Even for a fairly rapid and compulsive reader, I have not been obsessive about a series or a fictional character for a very long time.  The first Henning Mankell book I read was  Daniel which I picked up one of  my increasingly infrequent visits to bookstores, for the usual reasons (Of that, another time!) – interesting cover, interesting blurb, good things being said by writers I respect, new locale etc…But the book was well written and interesting.


So,  I ordered a  Kurt Willander book, since I learnt this is the series he is best known for. And surprisingly I was hooked –  I have read all ten of them, one after another, between March and June. Before I got to the end of one, the next was already on my Kindle. And I have been wondering what it was about the books that kept me hooked, especially since I am not partial to the ‘mystery’ genre!

First of all, the approach is upside-down, with each episode starting with the detailed description of the crime. So there is no suspense to deal with, and the feeling ‘Oh! How come I could not work out the culprit”, while every one else could! The story always takes off, with the telephone ringing by Willander’s bedside – usually at unearthly hours of the night – a traditional land line in the early books set in the mid- 90s and later the cell phone (the last book is in 2005). From then on, its the interminable hours of dogged police work, the freak intuitions that push him along, the thin line he treads at the boundaries of legality, all leading up to the final unraveling of the case.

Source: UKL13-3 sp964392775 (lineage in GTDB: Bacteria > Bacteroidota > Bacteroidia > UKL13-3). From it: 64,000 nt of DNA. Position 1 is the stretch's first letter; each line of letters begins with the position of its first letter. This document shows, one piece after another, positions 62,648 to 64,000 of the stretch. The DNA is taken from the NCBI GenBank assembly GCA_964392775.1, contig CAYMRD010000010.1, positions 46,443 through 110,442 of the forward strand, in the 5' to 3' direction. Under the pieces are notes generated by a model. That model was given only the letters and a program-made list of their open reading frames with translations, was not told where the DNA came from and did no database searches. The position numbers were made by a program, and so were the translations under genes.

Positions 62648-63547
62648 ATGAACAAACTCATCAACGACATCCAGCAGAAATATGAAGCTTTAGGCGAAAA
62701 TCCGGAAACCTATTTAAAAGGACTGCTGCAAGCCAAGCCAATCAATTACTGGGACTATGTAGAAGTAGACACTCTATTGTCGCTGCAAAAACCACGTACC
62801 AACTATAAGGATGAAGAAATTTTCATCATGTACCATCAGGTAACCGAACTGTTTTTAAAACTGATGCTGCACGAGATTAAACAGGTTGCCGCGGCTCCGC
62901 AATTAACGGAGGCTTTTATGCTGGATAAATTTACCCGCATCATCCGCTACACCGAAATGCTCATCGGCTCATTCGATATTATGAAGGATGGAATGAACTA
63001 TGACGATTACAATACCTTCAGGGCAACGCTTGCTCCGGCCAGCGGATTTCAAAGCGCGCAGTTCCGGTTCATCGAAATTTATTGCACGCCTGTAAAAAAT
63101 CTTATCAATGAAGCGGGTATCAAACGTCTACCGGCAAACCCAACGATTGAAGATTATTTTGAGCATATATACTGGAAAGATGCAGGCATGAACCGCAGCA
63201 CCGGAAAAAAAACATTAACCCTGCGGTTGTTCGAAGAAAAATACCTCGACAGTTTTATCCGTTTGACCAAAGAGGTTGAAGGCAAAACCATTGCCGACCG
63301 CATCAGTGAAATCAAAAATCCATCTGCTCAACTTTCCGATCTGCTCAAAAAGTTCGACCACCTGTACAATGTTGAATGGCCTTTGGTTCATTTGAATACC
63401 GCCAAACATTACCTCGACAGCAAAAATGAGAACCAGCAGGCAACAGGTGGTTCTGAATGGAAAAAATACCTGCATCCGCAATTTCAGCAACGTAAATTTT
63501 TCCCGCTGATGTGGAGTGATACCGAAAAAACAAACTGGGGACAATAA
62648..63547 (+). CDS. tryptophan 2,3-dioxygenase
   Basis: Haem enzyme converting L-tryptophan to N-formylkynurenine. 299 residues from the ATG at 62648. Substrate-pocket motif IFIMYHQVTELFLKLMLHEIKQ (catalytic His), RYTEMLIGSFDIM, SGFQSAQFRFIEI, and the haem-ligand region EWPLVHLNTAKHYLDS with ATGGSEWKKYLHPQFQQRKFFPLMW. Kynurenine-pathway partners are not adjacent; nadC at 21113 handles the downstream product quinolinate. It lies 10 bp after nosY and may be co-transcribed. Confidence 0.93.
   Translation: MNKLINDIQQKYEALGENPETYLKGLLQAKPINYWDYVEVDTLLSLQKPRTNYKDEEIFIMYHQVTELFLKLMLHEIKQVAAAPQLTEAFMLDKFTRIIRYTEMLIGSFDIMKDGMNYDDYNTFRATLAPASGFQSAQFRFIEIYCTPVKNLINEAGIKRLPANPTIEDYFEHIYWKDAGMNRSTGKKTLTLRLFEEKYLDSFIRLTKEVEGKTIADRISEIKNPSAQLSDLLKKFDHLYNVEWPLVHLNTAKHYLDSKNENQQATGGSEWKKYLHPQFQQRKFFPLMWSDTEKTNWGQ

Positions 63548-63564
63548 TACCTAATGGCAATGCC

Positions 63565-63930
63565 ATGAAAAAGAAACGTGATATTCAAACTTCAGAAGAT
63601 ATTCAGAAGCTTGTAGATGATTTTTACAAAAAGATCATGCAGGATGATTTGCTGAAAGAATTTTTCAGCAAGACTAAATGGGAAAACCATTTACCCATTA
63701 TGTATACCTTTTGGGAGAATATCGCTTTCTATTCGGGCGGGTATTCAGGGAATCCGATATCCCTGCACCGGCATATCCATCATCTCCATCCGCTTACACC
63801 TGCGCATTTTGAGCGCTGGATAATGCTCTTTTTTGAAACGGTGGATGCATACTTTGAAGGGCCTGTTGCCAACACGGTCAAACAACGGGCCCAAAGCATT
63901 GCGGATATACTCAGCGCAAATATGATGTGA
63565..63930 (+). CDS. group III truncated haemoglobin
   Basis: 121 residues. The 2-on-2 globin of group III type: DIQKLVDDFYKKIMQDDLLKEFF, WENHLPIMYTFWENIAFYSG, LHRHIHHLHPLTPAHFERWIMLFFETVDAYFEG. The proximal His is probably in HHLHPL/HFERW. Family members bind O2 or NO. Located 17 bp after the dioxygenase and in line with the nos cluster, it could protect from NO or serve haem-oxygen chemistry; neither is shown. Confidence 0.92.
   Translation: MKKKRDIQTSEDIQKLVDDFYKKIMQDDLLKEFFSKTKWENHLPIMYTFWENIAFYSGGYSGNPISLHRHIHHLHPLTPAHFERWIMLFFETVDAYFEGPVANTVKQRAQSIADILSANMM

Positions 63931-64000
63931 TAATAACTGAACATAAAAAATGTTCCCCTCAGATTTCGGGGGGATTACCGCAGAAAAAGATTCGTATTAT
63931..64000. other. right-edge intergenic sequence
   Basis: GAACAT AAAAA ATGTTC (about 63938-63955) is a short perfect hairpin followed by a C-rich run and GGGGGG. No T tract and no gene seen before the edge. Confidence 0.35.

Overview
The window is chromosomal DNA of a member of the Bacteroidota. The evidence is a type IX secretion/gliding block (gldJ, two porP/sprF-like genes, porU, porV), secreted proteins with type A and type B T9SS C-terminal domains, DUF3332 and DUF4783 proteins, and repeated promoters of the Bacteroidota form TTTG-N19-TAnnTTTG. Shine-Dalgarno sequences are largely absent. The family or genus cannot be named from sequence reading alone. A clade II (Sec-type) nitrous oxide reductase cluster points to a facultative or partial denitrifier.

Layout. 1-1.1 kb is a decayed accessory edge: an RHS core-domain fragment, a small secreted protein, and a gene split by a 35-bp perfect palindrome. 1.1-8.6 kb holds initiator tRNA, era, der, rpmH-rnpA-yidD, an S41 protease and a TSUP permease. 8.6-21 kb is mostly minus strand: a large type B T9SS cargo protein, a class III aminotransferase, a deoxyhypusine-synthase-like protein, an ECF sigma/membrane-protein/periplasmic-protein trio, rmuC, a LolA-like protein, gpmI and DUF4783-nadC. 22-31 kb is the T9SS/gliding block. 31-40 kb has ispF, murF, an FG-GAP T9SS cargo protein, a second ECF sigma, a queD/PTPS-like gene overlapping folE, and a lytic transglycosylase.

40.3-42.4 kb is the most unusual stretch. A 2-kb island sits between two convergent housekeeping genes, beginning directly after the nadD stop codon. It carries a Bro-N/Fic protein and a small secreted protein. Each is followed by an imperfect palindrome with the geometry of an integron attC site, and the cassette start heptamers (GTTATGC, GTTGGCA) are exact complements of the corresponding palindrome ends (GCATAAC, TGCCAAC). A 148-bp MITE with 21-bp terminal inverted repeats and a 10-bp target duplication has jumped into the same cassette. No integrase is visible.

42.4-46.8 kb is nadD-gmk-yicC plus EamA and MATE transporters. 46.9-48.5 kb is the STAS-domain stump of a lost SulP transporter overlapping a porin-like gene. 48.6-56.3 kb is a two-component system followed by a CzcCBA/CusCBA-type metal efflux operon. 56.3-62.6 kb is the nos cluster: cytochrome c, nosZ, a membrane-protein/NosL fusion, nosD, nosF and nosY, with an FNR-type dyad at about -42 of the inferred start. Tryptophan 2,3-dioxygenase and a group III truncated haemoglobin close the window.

Set in the small town of  Yastad in the Southern Swedish district of Skane, these local crimes have international connections. Through these connections, many major historical transitions, like the  breakdown of apartheid in South Africa, the dismantling of the Soviet bloc, the rise of the neo-nazi like organizations are brought in, always from a perspective we don’t often see. The other interesting aspect is the slow but inevitable infiltration of technology, which is in the background in the initial episodes. But, there is the clash of generations, that we have all experienced, with reluctance for change among the older officers and the easy, enthusiasm among the younger.One glimpses the changes within Swedish society, through the conversations between the various officers, and the changes that are brought into the force. And the nature of the crimes change too, with cyber hacking and international monetary crimes creeping in in the later books.

As the episodes move into the 21st century, the inevitability of technology gets accepted and even the conservative Kurt begins to appreciate the large international criminal databases, the rapid communication networks, finger-print and face recognition soft ware etc… He at some point,  admits that the typed and stored notes were better than the hand written ones to which he had clung on for a long time.